Matthew Rennie, Vice President of engineering at Jemstep, has implemented development squads comprised of multiple development engineers and dedicated test engineers. The teams typically consist of full-stack engineers with broad skillsets, so that within each squad, there is a comprehensive set of skills. Rennie explains they aim to minimize documentation with a fast-paced collaborative and self-organizing attitude. This allows them to build a working product early and then iterate on top of the minimum viable product.
Jemstep’s development is feedback-driven and agile, and they work with their clients— including banks, credit unions, broker dealers, insurers, and RIAs—to ensure that their core values are aligned, and that they can collaborate to create a platform that fits their needs.
“They are more traditional in the way that they obviously treat various development projects. I think that what we do in those particular cases is look to overlay the more traditional project-governing structures over our more lean and agile job practices, and that’s a continuous evolution.” –Matthew Rennie
The “limited work-in-progress” principle at its best
There are a few alternatives to various mixtures of Agile and Waterfall only, and optimized team organization contributes to the overall development process. Chris Nicola, CTO and co-founder of WealthBar, utilizes the Kanban approach for product-development flow and work-tracking systems. They apply limited work-in-progress, a principle of Kanban, to avoid creating a large backlog of work that can’t get completed on time. The team focuses on top priorities, meaning that only when the first task is finished do they move on to the next. By building different queues for different areas of the product, the company doesn’t just focus on one aspect of development improvement but improves other internal processes as well.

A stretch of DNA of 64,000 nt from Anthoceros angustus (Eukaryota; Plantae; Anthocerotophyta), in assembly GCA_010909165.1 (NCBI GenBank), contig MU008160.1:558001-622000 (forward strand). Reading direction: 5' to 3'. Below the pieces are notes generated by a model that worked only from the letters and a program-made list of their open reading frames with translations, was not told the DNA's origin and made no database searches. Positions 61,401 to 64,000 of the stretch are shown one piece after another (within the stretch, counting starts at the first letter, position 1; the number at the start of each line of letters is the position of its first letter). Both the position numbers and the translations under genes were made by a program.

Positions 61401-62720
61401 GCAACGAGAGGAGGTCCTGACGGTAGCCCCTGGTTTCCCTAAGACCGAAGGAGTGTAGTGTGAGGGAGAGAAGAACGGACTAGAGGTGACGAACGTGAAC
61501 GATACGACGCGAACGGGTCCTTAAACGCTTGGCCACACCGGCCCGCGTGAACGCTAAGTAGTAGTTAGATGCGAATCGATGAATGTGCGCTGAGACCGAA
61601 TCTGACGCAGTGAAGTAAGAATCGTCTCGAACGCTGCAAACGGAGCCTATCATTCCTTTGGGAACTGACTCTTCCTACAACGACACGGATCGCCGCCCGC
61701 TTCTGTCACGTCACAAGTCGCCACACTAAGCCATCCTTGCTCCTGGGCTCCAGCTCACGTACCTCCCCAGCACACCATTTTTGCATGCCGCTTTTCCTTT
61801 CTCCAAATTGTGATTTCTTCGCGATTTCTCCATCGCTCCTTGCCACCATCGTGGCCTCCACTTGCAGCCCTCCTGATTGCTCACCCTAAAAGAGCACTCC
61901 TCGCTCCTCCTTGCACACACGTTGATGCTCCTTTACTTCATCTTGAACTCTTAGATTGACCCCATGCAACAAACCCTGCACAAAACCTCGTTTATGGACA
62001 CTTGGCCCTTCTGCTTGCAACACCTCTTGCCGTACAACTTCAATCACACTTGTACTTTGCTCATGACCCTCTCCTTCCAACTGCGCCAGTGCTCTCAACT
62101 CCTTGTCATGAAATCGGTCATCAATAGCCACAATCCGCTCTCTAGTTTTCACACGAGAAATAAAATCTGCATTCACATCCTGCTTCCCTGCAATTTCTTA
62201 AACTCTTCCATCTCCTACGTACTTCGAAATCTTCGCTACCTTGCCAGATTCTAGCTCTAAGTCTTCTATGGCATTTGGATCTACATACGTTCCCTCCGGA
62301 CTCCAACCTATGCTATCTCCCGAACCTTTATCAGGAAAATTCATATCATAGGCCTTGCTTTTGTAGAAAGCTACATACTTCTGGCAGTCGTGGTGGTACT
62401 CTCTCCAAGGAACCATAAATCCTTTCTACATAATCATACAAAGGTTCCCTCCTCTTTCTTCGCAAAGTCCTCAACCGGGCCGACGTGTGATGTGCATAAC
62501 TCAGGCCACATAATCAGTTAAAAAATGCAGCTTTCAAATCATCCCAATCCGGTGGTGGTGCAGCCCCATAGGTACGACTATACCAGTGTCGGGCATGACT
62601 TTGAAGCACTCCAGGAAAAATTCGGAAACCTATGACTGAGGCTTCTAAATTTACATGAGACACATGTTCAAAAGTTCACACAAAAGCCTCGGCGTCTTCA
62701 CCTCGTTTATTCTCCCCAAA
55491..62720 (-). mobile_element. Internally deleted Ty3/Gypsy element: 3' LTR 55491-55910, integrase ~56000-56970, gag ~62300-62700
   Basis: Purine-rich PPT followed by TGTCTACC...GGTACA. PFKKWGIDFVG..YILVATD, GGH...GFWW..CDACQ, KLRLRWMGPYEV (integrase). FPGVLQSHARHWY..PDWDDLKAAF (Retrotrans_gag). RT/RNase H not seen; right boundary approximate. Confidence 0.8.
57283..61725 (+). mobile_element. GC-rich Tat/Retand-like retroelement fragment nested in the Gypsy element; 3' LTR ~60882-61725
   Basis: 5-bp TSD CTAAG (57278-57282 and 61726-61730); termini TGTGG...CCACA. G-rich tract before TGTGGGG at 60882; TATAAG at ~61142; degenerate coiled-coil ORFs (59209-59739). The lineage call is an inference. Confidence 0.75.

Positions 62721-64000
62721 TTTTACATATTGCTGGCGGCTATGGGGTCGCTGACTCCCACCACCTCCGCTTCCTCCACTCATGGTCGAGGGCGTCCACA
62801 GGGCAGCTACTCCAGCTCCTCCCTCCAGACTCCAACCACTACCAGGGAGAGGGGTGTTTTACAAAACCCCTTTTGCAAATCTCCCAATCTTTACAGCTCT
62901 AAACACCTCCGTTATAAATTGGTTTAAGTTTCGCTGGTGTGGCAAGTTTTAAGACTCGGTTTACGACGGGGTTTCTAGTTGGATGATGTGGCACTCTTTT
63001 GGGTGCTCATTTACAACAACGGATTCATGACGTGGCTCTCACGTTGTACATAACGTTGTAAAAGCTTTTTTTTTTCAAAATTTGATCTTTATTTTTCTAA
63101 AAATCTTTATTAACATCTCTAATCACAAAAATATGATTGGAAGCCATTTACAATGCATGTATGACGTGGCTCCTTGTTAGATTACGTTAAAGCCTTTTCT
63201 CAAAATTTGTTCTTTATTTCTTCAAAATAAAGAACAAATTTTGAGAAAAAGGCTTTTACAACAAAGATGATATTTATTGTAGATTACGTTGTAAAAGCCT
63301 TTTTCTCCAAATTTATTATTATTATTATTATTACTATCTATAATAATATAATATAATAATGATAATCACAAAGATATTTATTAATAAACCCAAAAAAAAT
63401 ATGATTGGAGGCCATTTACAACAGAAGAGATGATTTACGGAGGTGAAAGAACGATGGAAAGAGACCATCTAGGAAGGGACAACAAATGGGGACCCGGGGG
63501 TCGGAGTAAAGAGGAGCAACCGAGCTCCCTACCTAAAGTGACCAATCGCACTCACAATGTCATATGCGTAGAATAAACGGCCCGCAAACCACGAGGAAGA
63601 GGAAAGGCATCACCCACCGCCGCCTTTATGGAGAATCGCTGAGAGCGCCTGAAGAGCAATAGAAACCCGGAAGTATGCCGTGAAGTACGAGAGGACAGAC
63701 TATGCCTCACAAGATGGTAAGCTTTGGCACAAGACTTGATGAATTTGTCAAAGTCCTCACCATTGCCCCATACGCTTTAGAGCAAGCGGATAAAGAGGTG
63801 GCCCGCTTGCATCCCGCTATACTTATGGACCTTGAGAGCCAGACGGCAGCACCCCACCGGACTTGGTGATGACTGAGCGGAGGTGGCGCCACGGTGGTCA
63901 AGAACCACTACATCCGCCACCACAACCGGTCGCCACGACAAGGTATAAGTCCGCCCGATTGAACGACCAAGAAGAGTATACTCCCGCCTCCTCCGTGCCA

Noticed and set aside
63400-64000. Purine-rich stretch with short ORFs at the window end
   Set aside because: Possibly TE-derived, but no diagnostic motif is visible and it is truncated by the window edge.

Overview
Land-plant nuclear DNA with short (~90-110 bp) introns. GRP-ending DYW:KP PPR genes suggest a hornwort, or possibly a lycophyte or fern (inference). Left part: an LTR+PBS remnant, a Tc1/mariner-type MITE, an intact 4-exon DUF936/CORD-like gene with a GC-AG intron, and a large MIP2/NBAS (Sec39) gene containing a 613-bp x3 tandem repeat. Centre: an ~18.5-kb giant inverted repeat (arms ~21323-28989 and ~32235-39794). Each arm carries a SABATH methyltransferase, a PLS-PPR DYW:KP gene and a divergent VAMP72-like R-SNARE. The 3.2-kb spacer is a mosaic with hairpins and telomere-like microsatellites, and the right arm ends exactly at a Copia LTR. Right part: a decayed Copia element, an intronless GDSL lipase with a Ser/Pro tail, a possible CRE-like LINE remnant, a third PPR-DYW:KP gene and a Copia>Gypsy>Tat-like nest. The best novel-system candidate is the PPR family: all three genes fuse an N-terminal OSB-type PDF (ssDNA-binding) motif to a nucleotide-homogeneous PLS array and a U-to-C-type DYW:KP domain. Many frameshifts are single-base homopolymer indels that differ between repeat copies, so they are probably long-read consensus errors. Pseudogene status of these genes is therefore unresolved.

Nicola’s enthusiasm for lean manufacturing led him to apply these principles to the company’s software-development process. He tries to create a culture of continuous improvement for the product team in which they can constantly see, observe, and measure themselves and get better with each process cycle.
Each company understands and implements this principle in its own way. David Briand, Head of Software at Nest Wealth, utilizes so-called “product pods” to prioritize and implement their “startups-within-a-startup” development model. Each “pod” comprises one product manager, one product designer, and a number of engineers who are responsible for both building and testing the features they deliver to the platform. Some pods are more focused on functionality, some on end-user scenarios, and others on platform enhancements.
“We’ve been able to come up with a fairly effective marriage of new-age software-development theories with the more traditional […].” –David Briand